Eleven tackles. Six behind the line of scrimmage. Two forced fumbles. Oh, and a sack too. All by one player in one game.
It didn’t happen at South Carolina. Or Alabama. Or LSU. Or Ohio State. Or Stanford.
It happened in a league no one talks about for a program no one talks about, a place where good defense hasn’t become a marginalized part of the game.
Yet Pittsburgh defensive tackle Aaron Donald figures he was simply doing his job against Georgia Tech two weeks ago, when he singlehandedly kept the Panthers in the game, even if it couldn’t prevent a 21-10 loss.
“I just try to go out there and make plays for my team,” Donald said.
It’s an ethos repeated throughout the Atlantic Coast Conference, where defenses are having just as much a say in the conference race as the eye-popping numbers put up by those breakneck offenses that seem to be proliferating elsewhere in the country.
ACC teams are averaging 23.8 points per game in league play, the lowest among the five power conferences. The Big Ten is at 24.9, though that number jumps to 26.6 if anemic Purdue is thrown out. The scoring only soars from there, with the Pac-12 leading the way at 31.2 points per game.
And it’s not just Oregon. Seven of the dozen schools in the Pac-12 are averaging more than 30 points in conference play. Compare that to only four of 14 programs in the ACC.
While the coaches and players allow the numbers can be skewed a bit because of the more pedestrian offensive pace of the league in general, they add it wouldn’t be fair to say tempo is the only reason the marching bands don’t cue up the fight song as much after touchdowns as their brethren in other places.
“It’s a very athletic league,” Florida State coach Jimbo Fisher said. “If you look at pro ball. A lot of the linebackers, D-linemen, corners, there’s a ton of players from this league.”
The ACC has had 21 defensive ends or outside linebackers taken in the first two rounds of the NFL draft since 2006, by far the most among the Bowl Championship Series conferences, including Florida State’s Bjoern Werner and Cornelius Carradine last spring.
Not bad for a league that has spent most of the last decade watching its star slowly fade. No. 2 Florida State’s resurgence along with the steady climb of No. 8 Clemson and the revival at No. 24 Miami have helped. So has the steady defensive brilliance at Virginia Tech. Yet the league’s ability to put playmakers on defense reaches far beyond the upper crust.
Duke, Pittsburgh, North Carolina and Syracuse have also picked things up as the season has worn on. The Blue Devils (7-2) are in the midst of their best season since 1994 thanks largely to a defense that hardly resembles the unit that dropped a 58-55 shootout to the Panthers back in September. Duke has allowed just 52 points combined in its last three ACC games, all victories.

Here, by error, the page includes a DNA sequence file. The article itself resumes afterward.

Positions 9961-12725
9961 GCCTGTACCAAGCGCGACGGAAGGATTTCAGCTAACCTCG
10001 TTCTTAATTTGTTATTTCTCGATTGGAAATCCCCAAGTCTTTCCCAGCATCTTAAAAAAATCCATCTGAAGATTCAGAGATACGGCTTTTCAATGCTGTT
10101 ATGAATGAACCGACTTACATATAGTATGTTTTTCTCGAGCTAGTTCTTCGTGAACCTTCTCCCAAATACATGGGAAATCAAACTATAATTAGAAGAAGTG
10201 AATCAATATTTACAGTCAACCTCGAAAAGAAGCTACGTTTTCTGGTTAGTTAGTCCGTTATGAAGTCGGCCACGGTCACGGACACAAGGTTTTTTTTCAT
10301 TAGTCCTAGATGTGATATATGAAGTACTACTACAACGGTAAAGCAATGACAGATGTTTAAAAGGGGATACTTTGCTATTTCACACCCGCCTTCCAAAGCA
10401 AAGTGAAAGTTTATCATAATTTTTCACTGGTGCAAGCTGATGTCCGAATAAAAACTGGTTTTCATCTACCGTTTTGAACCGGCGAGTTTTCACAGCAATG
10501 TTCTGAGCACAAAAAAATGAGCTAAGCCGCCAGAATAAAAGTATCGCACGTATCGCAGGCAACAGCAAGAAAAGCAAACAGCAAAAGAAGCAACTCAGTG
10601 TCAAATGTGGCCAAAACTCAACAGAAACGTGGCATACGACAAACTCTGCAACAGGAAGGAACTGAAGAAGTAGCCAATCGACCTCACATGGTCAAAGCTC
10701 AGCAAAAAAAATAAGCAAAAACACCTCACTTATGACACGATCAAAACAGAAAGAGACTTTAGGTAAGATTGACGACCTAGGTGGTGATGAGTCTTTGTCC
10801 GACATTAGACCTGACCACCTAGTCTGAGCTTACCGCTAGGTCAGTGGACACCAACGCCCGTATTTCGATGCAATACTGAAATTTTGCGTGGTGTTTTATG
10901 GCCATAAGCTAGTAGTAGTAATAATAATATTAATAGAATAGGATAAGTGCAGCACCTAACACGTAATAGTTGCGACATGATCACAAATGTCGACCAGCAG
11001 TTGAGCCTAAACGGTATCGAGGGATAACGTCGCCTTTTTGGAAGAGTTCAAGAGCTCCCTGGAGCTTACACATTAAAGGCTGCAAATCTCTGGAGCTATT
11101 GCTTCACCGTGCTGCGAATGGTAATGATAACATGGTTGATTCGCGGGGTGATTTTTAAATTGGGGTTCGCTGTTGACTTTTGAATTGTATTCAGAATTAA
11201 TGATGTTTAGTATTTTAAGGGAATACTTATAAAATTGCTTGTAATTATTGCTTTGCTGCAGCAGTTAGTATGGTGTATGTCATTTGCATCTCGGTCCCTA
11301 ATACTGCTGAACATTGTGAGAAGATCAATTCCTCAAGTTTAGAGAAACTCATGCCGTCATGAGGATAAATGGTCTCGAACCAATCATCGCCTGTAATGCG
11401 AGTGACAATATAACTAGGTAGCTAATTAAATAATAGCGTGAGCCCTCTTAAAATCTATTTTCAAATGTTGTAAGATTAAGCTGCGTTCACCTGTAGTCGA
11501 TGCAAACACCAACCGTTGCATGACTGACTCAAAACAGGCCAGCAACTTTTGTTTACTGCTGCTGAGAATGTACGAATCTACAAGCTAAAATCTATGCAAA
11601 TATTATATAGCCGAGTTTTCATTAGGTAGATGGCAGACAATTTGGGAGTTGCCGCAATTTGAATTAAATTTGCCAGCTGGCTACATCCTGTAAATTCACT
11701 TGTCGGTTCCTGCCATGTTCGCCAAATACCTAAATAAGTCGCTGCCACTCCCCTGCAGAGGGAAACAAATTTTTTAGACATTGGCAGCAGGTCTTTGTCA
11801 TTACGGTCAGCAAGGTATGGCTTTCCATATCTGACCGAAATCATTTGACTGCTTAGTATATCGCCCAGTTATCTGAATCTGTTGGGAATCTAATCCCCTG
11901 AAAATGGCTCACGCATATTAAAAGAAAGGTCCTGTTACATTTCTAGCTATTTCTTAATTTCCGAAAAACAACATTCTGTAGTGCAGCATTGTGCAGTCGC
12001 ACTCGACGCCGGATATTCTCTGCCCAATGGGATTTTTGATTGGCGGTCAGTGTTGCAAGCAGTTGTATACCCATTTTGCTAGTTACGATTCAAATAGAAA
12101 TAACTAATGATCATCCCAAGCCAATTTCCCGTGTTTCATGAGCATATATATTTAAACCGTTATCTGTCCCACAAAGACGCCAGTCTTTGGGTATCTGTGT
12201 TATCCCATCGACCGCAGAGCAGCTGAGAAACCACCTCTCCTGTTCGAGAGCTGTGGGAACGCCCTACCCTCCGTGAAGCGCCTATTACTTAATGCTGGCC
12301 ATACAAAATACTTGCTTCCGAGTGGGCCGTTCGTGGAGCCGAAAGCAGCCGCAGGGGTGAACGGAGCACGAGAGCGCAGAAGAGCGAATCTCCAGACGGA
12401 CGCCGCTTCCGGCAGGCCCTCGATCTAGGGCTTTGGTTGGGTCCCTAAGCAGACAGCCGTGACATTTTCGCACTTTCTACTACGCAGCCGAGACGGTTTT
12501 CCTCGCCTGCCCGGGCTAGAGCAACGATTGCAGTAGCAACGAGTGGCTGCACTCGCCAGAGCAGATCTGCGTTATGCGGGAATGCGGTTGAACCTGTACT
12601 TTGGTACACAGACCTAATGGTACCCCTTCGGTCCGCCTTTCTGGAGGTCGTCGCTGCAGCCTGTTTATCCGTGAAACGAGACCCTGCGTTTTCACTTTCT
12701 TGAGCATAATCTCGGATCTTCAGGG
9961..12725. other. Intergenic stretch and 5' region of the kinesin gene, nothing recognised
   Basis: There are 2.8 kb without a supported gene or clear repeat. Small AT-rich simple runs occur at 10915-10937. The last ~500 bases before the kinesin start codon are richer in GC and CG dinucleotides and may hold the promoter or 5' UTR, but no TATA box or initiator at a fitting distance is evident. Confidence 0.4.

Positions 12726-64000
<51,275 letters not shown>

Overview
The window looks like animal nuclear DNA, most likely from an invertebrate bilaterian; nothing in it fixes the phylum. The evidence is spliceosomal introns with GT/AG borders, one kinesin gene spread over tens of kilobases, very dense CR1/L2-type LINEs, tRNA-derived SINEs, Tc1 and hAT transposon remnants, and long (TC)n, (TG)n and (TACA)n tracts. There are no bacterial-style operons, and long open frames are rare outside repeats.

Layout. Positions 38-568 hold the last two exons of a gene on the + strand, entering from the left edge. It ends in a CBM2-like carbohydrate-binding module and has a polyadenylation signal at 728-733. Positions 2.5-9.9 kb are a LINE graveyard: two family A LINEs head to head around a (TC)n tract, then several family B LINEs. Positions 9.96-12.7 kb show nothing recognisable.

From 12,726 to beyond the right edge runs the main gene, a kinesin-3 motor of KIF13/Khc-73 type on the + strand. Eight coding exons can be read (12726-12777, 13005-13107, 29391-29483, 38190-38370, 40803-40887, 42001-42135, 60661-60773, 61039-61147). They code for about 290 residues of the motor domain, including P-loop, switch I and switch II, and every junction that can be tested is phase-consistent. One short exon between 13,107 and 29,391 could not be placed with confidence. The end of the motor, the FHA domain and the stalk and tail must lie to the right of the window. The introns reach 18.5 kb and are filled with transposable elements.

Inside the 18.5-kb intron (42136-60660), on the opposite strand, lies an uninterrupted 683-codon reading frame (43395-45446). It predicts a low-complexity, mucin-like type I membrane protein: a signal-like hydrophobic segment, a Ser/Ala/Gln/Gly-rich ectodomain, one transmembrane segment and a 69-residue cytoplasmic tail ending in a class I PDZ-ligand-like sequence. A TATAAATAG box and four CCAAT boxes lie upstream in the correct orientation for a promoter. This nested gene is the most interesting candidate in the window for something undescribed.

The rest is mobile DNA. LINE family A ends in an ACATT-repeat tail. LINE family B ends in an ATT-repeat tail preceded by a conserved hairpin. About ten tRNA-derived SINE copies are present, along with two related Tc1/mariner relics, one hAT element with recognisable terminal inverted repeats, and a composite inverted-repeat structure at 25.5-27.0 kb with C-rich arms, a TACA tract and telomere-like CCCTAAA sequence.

After “that Pitt game, we just made a collective decision to just make a change,” Duke defensive end Kenny Anunike said. “Just make an overall defensive change — overhaul, basically. We’ve proven when the defense plays well, we win those games.”
Sometimes in spectacular fashion. Redshirt freshman safety DeVon Edwards — all of 5-feet-9 — returned consecutive passes for touchdowns in the fourth quarter of a 38-20 last week against North Carolina State in just his second career start.
It was the same in Florida State’s 59-3 decimation of Wake Forest, as the Seminoles returned a pair of interceptions for scores to take steal some of the spotlight away from freshman quarterback and Heisman Trophy candidate Jameis Winston.
Pitt picked up arguably the biggest victory of coach Paul Chryst’s two-year tenure by rallying past then No. 24 Notre Dame 28-21 last Saturday. The game’s three biggest plays were turned in by defensive back Ray Vinopal.
Vinopal stripped Notre Dame wide receiver T.J. Jones inside the Pitt 5 to stop one score. He picked off Fighting Irish quarterback Tommy Rees in the end zone early in the fourth quarter to thwart another drive and followed it up by intercepting Rees’ next pass and returning it 40 yards to set up the winning touchdown.
His performance was a testament to the resiliency of defenses across a league that is getting stingier as the weeks pass.
“I think you’re seeing teams that, as they get used to what offenses are doing, they get better,” North Carolina coach Larry Fedora said. “I think that’s what’s happening in the league. I don’t think the offenses are any worse. I think the defensive play is just improved.”